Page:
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When I came out as bisexual as a teenager, I thought the sound of the LGBTQ+ community was incredible. One big group of people just like me, who I was sure I’d be able to make friends with – who didn’t like the sound of that? It sounded almost too good to be true.

Now that I’m a little older, I realise that the LGBTQ+ community isn’t the monolith I imagined it to be. LGBTQ+ people are just that – people! We have different interests, different backgrounds, and often very different lives. Turns out I actually had much better luck making friends based on my interests, rather than simply the fact that we’re LGBTQ+ alone.

Having said all that, I’ve often still longed for that feeling of community that I imagined as a closeted teenager. It all felt out of reach until I went to Manchester Pride this summer. And it was wonderful.

I started the day by watching the Pride parade, simply because the huge crowds and loud music made it easier to find than the entrance to the Gay Village, and I have a less than stellar sense of direction. Once I had found it, however, I was enchanted.

This might have been my third Pride, but I was as captivated by the bright, bold, musical procession of floats, cars, busses, brass bands, running clubs, swimming groups, charities, youth groups, and so many others as I was the first time I ever went to a Pride march.

People of any and every identity marched proudly, cheered on by LGBTQ+ people and allies alike, standing behind the barriers. I was quickly swept up in the shouting and singing, exchanging grins with people I’d never met until that moment.

Next stop was the Gay Village Street Party, which I’d never attended before. I figured the best thing to do was settle myself at one of the stages and enjoy the show – in this case, the Enby Show. The Enby Show, as I soon learned, was a cabaret show of non-binary performances, with plenty of audience participation. The host had us cheer for them, for ourselves, for non-binary and binary trans people, for the fact we were all there together. And there were plenty of sing-alongs.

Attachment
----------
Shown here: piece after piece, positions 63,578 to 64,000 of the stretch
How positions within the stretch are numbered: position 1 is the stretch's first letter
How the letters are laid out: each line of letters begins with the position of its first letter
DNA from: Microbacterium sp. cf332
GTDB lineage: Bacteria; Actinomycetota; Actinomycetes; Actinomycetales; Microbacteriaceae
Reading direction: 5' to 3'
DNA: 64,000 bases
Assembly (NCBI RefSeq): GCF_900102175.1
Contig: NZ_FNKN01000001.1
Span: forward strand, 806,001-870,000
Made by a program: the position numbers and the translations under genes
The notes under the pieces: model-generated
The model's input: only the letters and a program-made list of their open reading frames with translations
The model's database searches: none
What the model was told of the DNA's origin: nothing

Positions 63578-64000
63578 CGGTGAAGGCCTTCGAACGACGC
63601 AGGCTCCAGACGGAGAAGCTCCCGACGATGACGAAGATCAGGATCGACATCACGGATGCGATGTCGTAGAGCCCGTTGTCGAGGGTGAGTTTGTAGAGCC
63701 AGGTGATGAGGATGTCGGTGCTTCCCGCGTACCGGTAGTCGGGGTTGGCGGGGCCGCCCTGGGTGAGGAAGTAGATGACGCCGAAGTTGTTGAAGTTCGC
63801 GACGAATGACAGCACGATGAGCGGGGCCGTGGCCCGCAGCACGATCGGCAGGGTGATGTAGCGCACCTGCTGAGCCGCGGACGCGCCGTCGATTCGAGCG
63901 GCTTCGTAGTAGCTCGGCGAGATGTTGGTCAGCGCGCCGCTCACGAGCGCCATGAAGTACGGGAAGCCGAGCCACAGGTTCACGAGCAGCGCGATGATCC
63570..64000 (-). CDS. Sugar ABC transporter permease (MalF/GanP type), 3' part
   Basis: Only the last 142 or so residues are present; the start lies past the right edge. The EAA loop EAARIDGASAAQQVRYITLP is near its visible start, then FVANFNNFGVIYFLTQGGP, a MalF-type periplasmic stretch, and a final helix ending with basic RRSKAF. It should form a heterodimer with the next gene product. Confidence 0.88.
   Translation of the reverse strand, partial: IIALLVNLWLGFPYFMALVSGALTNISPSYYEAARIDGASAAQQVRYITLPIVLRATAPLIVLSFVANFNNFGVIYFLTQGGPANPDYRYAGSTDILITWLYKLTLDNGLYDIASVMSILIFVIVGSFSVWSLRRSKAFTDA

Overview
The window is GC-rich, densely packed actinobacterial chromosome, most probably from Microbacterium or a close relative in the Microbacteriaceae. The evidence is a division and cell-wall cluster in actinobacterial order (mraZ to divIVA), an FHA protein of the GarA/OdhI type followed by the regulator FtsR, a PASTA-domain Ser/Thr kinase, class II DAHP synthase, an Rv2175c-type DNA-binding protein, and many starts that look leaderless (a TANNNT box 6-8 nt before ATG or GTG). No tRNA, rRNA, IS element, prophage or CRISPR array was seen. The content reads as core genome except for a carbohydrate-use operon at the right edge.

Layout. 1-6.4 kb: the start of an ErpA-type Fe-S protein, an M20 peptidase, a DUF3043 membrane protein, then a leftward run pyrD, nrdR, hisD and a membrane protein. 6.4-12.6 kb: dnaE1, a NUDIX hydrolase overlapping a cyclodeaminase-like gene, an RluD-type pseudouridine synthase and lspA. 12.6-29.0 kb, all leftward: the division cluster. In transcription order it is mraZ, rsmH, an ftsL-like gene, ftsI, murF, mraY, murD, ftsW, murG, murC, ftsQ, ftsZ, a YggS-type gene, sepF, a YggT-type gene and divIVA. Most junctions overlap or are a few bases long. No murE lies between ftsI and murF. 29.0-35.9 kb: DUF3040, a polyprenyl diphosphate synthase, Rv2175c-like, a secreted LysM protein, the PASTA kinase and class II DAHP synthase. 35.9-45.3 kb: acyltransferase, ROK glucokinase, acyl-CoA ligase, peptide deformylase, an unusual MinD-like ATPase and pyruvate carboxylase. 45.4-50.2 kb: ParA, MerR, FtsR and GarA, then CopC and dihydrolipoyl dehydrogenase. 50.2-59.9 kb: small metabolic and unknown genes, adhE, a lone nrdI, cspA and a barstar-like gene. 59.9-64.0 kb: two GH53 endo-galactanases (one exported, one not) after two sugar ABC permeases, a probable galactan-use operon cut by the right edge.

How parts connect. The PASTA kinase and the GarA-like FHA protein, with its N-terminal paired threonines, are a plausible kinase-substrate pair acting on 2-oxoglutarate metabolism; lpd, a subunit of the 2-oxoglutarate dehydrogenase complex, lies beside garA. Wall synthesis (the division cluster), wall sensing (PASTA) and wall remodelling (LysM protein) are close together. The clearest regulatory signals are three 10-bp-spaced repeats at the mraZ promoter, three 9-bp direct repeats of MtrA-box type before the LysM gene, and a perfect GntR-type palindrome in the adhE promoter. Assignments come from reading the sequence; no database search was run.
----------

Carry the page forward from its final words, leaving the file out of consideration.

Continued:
The first was Jason Kwan’s new song, Ritual, which was epic for three reasons. First off, a real pop singer on the Pride stage? I was excited. Secondly, I’d never heard Jason’s music before, and now I have a new discography to binge. And thirdly, there is nothing in the whole world like an entire crowd singing along to the same song.

The finale was to a slightly modified version of We Are Family – naturally, ‘I got all my siblings with me’ fit the theme a little better than the original. You’re free to roll your eyes here, because it is a little on the nose, but at that moment I really did feel part of one, big LGBTQ+ family.

When the show finished, I made my way into the Street Party proper. It seemed that every pub and shop in the Village had a drag queen performing at the front, leading the crowd in songs and dances. It didn’t take long to find a crowd dancing to a mixture of ABBA and musicals, full of people as enthusiastic about Hairspray and Footloose songs as me.

Writing this, I realise I don’t know any of their names, but for that hour we were best friends, teaching each other new moves, explaining our flags, and laughing together at the – incredibly brave – fools who tried (and accomplished!) the Dirty Dancing lift in the middle of the street.

Pride was amazing fun, and almost exactly what I used to imagine when I was a kid. It maybe sounds like a musical and to be honest, it kind of felt like I was in one – just for a day.

Now Pride may be over but life isn’t going back to being a closeted teenager. I know I have my LGBTQ+ community behind me through Just Like Us, the LGBTQ+ young people’s charity. I’m an ambassador and through my time volunteering, I’ve met tons of other LGBTQ+ people, made friends and even spoken in schools to let closeted LGBTQ+ kids – like I used to be – see that there are people like them out in the world.

So if you’re looking for a sense of community, but Pride season is over, definitely consider volunteering with Just Like Us. You won’t regret it.